The 19th Century Moral Panic Over Paper Technology.
Then came the early 19th century, which saw enormous changes in the manufacture of paper and improvements on the printing press. These changes both contributed to and resulted from major societal changes, such as the worldwide growth increase in formal education. There were more books than ever and more people who could read them. For some, this looked less like progress and more like a dangerous and destabilizing trend that could threaten not just literature, but the solvency of civilization itself.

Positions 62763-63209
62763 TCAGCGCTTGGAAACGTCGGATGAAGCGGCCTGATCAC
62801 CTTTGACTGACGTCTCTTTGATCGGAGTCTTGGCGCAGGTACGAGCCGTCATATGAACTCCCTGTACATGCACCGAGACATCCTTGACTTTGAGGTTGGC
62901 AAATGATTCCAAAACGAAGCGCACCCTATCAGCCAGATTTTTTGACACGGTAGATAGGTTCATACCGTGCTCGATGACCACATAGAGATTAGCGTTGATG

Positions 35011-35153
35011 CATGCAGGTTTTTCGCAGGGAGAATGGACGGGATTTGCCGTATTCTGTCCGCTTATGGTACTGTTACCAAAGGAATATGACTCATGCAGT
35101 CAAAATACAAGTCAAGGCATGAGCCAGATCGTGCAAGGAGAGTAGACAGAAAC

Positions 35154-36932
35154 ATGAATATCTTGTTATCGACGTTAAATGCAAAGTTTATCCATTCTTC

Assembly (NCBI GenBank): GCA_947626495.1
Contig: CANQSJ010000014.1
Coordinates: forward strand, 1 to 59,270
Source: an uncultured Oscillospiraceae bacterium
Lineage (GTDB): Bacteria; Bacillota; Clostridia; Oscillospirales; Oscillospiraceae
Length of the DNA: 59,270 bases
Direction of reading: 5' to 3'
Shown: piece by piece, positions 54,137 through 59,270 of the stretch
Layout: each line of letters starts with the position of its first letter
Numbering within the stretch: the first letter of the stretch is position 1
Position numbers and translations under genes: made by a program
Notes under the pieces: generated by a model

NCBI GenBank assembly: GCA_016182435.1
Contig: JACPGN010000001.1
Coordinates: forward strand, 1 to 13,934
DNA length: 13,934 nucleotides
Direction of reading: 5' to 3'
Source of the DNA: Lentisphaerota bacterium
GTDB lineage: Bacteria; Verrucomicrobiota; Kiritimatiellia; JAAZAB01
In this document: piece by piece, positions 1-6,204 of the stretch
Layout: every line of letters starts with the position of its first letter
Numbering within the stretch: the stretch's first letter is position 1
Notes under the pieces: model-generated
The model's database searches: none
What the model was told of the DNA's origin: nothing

The real price of books plummeted by more than 60 percent between 1460 and 1500: A book composed of 500 folio pages could sell for as much as 30 florins in 1422 in Austria—a huge amount of money at the time—but by the 1470s, a 500-folio book would fetch something in the neighborhood of 10 florins. There were even books on the market that sold for as little as 2 or 3 florins. In 1498, a Bible composed of over 2,000 folio pages sold for 6 florins. Costs continued to decline, albeit at a much slower rate, over the next three centuries. As a result, books were no longer reserved only for the clergy or for kings: Owning a printed Bible or book of hours became a coveted status symbol for the emerging class of moderately wealthy merchants and magnates.